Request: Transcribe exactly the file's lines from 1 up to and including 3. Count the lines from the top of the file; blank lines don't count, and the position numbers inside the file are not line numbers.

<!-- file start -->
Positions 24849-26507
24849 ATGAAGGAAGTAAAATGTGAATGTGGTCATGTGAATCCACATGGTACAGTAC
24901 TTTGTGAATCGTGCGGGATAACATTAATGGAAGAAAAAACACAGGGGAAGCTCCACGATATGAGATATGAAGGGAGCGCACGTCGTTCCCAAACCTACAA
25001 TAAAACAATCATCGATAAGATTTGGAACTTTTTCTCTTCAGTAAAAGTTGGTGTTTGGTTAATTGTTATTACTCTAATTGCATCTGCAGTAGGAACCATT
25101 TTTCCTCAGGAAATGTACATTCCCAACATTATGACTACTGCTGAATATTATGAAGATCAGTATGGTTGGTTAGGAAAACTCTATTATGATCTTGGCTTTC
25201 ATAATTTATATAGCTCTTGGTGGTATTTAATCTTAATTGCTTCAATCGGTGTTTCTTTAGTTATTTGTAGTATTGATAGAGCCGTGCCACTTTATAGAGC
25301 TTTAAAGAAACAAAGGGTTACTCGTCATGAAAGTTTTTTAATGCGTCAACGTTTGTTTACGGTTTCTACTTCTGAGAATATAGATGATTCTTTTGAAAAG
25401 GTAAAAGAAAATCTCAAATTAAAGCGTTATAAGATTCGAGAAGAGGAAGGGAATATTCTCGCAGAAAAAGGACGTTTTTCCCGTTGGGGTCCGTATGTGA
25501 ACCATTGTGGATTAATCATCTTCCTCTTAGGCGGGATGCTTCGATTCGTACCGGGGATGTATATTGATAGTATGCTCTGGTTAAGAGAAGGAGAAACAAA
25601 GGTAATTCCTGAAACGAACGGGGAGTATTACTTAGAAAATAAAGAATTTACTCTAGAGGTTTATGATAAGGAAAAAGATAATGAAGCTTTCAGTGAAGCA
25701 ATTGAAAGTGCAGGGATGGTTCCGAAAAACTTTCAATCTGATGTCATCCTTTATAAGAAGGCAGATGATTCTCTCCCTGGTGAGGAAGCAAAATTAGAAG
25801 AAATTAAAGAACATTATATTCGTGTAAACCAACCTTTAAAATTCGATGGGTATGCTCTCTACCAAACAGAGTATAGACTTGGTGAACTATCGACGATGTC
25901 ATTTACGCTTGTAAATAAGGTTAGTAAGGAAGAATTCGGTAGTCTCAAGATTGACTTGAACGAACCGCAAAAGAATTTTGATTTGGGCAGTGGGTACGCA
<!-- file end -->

Positions 24849-26507
24849 ATGAAGGAAGTAAAATGTGAATGTGGTCATGTGAATCCACATGGTACAGTAC
24901 TTTGTGAATCGTGCGGGATAACATTAATGGAAGAAAAAACACAGGGGAAGCTCCACGATATGAGATATGAAGGGAGCGCACGTCGTTCCCAAACCTACAA